Under Kentucky Department of Education (KDE) guidelines, all students in the state are expected to reach proficiency in reading and math.
The Kentucky Core Content Test (KCCT) Combined Reading/Mathematics Gap to Goal Comparison Report released by KDE on Tuesday shows how different categories or subpopulations of students in schools, differentiated by gender, ethnicity and financial or physical limitations, are performing toward achievement of the 100 percent proficiency goal.
The report highlights performance for two years on KCCT in combined reading and math and shows whether the gap in student performance is closing or widening. Only groups with 10 or more students tested are reported, according to information provided on the KDE website.
Overall, the five area school districts had more subpopulations with closing gaps in performance than widening ones in the percent of students receiving proficient plus distinguished scores in reading and math. Individual school results within districts were more varied.
The state’s results showed closing gaps in seven subgroups and no change in three others compared to last year.
The Barren County School District received data on nine total subpopulations. Overall, eight groups showed closing gaps in performance. Only one, students with disabilities, had a widening gap.
The district’s elementaries were split on performance with Austin Tracy, Hiseville and North Jackson closing the gap in most or all of their subpopulations while Eastern, Park City, Red Cross and Temple Hill each had a majority of widening gaps.
Barren County Middle School closed performance gaps in all six of its subpopulations. Barren County High School had widening gaps in all six groups.
Superintendent Bo Matthews was perplexed by some of the Gap to Goal results at the elementary schools.
“I don’t want to get too bogged down into specific schools, but you look at Temple Hill. I’ll be honest with you. It makes me scratch my head a little bit when you see widening gaps when it’s been one of the consistently top-performing elementaries. I think what it is – that’s a particular assessment piece of data that looks specifically at a limited number of students,” he said.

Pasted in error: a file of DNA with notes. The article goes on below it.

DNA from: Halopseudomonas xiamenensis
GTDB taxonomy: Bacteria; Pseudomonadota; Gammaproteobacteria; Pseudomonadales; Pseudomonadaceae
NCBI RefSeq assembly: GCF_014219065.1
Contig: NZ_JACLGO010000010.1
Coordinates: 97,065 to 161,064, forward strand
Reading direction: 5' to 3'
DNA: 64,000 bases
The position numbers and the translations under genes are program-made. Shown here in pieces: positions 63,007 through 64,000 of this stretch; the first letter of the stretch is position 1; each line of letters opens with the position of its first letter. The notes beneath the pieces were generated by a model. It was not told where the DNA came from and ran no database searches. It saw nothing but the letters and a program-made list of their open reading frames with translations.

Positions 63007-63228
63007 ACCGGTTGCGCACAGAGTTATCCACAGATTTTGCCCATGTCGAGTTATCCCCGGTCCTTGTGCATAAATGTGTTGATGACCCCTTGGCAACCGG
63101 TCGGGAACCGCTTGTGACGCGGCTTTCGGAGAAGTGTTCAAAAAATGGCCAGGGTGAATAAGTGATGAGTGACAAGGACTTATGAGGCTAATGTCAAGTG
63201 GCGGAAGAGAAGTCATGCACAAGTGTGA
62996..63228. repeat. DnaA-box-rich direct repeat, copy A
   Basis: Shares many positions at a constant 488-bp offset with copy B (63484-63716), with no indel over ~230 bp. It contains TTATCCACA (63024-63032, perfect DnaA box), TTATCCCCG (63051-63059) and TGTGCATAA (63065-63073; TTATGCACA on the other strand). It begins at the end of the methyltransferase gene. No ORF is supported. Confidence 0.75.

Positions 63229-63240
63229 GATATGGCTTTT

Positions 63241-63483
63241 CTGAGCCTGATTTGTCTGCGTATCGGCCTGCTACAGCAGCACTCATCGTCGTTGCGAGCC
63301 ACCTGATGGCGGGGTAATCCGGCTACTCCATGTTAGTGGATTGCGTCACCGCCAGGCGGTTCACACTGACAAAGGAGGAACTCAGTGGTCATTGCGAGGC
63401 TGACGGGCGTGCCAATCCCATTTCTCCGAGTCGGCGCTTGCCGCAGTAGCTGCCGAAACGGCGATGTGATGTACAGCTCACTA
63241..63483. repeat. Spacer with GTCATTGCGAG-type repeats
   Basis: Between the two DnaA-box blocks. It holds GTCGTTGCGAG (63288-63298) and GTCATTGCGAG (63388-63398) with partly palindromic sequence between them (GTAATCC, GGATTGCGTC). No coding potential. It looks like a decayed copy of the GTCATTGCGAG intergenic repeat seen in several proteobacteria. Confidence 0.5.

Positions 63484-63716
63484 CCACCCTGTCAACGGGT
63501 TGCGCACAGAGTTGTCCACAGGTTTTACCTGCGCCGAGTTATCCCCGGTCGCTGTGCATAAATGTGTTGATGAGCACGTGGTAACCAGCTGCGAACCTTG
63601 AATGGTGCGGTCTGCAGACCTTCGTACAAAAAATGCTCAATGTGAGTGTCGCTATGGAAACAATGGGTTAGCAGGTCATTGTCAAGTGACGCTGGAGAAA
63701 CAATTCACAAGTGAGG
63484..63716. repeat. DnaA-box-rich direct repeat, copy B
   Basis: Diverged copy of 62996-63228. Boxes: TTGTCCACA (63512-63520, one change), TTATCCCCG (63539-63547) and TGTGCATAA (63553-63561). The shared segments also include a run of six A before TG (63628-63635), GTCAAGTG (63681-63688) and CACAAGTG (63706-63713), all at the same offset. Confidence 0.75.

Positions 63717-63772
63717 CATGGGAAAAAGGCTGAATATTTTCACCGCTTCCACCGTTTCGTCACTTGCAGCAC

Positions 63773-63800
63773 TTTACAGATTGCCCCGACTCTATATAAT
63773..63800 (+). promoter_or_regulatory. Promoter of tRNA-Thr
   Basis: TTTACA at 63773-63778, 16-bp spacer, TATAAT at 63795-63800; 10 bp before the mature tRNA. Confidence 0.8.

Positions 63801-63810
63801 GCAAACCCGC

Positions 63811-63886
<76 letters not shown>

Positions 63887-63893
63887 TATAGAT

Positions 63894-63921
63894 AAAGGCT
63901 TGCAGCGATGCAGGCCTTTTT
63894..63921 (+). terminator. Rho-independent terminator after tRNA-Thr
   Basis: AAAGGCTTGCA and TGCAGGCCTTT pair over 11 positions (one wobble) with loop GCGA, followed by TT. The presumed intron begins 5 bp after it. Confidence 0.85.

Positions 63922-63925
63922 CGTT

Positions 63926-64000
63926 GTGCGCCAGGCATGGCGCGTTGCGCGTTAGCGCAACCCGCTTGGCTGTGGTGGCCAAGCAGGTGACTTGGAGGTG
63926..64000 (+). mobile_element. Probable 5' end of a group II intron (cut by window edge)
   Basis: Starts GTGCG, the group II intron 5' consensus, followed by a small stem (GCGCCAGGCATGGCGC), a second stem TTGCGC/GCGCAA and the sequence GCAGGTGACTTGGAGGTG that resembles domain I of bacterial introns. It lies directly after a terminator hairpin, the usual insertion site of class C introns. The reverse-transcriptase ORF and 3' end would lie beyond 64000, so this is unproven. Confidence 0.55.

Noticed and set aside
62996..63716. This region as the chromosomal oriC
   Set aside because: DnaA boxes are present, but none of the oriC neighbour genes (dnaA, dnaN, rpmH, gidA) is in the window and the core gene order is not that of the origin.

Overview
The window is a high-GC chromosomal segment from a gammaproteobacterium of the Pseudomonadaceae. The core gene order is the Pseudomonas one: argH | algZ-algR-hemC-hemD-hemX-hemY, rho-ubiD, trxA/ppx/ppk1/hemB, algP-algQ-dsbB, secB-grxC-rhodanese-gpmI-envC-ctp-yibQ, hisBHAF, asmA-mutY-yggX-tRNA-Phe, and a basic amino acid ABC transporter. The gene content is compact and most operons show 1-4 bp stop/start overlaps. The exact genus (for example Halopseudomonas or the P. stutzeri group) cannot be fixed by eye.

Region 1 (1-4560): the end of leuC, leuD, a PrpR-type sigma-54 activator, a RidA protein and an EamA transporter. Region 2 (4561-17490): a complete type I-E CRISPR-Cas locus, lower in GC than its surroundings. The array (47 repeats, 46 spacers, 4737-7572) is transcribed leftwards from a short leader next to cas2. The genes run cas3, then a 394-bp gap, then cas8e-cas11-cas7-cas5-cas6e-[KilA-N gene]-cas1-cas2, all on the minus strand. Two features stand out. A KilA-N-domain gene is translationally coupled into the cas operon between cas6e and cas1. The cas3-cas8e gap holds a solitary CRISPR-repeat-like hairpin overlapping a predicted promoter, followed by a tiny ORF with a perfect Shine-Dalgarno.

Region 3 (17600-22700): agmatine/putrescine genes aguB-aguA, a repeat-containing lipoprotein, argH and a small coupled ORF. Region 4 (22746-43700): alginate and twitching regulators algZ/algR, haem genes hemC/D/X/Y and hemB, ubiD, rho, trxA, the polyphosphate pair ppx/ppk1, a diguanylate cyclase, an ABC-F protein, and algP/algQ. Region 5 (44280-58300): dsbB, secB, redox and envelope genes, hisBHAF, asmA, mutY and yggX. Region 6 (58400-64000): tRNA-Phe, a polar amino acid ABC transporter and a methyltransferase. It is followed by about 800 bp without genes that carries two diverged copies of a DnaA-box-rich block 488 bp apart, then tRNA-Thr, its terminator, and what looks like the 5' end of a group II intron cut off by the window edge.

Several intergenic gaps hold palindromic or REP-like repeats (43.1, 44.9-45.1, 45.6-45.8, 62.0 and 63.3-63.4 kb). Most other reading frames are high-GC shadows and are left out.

Matthews praised Hiseville specifically for its positive results.
“If somebody needed a win, that’s a school that has gone through several changes in leadership and yet they’re able to get the desired result,” he said.
The performance at the middle school was also a celebration point, Matthews added.
“It’s almost as if the middle school is getting their turn. Finally, we’ve got multiple sets of data that say the middle school has got things really racheted up in rigor and relevance and they’re getting the data that we had hoped they would generate for the school,” he said.
Matthews questioned the accurateness of data for BCHS.
“I’m not convinced that is the ultimate grade we need to give the high school based on national and state recognition on AP, ACT and dual credit. When you have that kind of information coming in about your high school along with the magnet program that’s been implemented plus our college and career, I think you need to take all of this data in order to give us a grade on the score card,” he said.
But even though some schools didn’t meet goals, Matthews was still pleased with the results overall.
“When you factor in all populations, we’ve got to be happy about that. You have individual schools in the short term that appear to have widening gaps, but when you look at the overall district goals we seem to be headed in the right direction,” he said.